Highly Erodible Land Conservation Compliance - PowerPoint PPT Presentation

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Highly Erodible Land Conservation Compliance

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  1. United States Department of Agriculture Natural Resources Conservation Service Highly Erodible Land Conservation Compliance and Beth Schuler, National HELC Specialist and Floyd WoodWetlands Conservation Program Leader Wetland Conservation Provisions“Swampbuster”

  2. Statutory Authorization for HELC/WC and Swampbuster - The Food Security Act of 1985- The Food, Agriculture, Conservation, and Trade Act of 1990- The Federal Agricultural Improvement and Reform Act of 1996- The Farm Security and Rural Investment Act of 2002

  3. HELC,“Sodbuster” and “Swampbuster” Provisions Loss of certain USDA Program benefits by persons who: • Produce an annual agricultural commodity on HEL cropland that has an erosion rate that does not meet the definition for substantial reduction in soil erosion.

  4. HELC,“Sodbuster” and “Swampbuster” Provisions • Produce an annual agricultural commodity on an HEL cropland field that has been Sodbusted from NATIVE vegetation has erosion rates that do not meet the defintion for no substantial increase in soil erosion. • Convert wetlands for the purpose of making possible the production of an agricultural commodity (annually-tilled crop), unless an exemption applies.

  5. HELC,“Sodbuster” and “Swampbuster” Provisions • Benefits may be reinstated when: • the wetland is restored or mitigated; • the annual commodity crop is produced using an approved conservation system that provides for the specified level of erosion control. • No Civil or Criminal Penalties as in CWA

  6. USDA Benefits AffectedBoth HELC/Sodbuster and WC/Swampbuster($170 Billion over the next 6 years) Commodity Programs • Watershed Protection and Flood Prevention Act • Dairy Marketing Assistance Program • Agricultural Market Transition Act (AMTA) Production Flexibility Contract Payments. • Farm Operating Loans issued under the Consolidated Farm and rural Development Act.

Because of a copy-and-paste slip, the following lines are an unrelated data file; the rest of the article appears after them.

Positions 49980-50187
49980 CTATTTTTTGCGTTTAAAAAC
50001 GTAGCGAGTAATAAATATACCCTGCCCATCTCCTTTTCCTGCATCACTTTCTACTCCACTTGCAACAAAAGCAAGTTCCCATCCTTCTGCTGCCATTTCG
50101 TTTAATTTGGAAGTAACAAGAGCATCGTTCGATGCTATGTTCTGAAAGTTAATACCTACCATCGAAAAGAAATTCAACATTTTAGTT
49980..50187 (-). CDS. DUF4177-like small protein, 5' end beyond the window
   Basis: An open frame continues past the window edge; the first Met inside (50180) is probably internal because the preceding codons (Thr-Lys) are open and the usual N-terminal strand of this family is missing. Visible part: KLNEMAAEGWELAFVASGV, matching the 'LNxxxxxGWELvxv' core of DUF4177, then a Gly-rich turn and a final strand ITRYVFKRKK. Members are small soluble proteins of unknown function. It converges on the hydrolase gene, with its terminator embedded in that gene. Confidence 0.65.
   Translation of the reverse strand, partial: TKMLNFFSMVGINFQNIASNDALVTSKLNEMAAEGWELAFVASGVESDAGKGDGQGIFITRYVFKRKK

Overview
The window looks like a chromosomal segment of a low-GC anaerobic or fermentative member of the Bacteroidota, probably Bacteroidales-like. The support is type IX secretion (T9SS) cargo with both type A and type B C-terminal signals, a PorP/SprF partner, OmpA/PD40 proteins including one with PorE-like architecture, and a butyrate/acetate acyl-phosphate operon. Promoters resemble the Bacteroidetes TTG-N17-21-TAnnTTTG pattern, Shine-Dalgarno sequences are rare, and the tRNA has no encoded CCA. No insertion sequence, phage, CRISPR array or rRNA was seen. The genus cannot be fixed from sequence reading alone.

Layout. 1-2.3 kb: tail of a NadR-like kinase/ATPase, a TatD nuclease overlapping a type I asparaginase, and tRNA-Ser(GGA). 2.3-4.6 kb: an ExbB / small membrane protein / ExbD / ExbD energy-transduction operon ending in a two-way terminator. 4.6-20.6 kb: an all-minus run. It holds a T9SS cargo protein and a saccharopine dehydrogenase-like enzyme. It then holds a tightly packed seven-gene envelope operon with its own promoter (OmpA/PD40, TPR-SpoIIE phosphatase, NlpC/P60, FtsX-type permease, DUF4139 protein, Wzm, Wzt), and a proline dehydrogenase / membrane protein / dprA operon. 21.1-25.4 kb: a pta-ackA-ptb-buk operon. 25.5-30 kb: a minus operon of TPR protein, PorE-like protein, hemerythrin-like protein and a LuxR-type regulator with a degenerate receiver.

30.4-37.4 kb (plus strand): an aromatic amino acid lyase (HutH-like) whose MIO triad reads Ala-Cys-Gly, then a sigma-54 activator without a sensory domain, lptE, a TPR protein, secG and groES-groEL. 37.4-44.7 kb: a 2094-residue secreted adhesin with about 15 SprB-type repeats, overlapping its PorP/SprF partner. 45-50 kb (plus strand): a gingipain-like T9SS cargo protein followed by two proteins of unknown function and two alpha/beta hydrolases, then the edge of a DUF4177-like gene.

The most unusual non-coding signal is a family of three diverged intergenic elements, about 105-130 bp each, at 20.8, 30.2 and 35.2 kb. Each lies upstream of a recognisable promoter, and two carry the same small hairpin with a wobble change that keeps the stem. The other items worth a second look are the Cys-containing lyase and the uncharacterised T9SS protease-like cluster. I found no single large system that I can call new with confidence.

7. USDA Benefits AffectedHELC/Sodbuster Only • Farm storage facility loans (not subject to WC or Swampbuster). • Disaster payments (not subject to WC or Swampbuster). • Agricultural Credit Act of 1976 payments (not subject to WC or Swampbuster).

  8. USDA Benefits Affected $ 18 Billion Conservation Programs • Agricultural Management Assistance (AMA) • Conservation Security Program (CSP) • Conservation Reserve Program (CRP) • Environmental Quality Incentives Program (EQIP) • Farmland Protection Program (FPP). • Grassland Reserve Program (GRP) • Wetlands Reserve Program (WRP) • Wildlife Habitat Incentives Program (WHIP)

  9. 2002 Farm Bill Changes Only NRCS employees may make a determination of HELC/WC violations to FSA. The Farm Security and Rural Investment Act of 2002, Section 2002(a)(2), Conservation Compliance amended Section 1211 of the Food Security Act of 1985 by adding Section 1211(b): “Highly Erodible Land.—The Secretary shall have , and shall not delegate to any private person or entity, authority to determine whether a person has complied with this section.”

  10. 2002 Farm Bill Changes The Farm Security and Rural Investment Act of 2002, Section 2002(b), Conservation Compliance amended Section 1221 of the Food Security Act of 1985 by adding Section 1221(e): “Wetland.—The Secretary shall have , and shall not delegate to any private person or entity, authority to determine whether a person has complied with this section.”

  11. “Triggers for HELC and Sodbuster” When there has been an annual agricultural commodity produced on HEL land under either of the following circumstances: • Land with a pre-1985 cropping history – where soil erosion from any source (wind, water, or gully) exceeds the definition for substantial reduction. (NFSAM, Part 512) • Land that is broken out of NATIVE vegetation – where soil erosion from any source (wind, water, or gully) exceeds the definition for no substantial increase. (NFSAM, Part 512)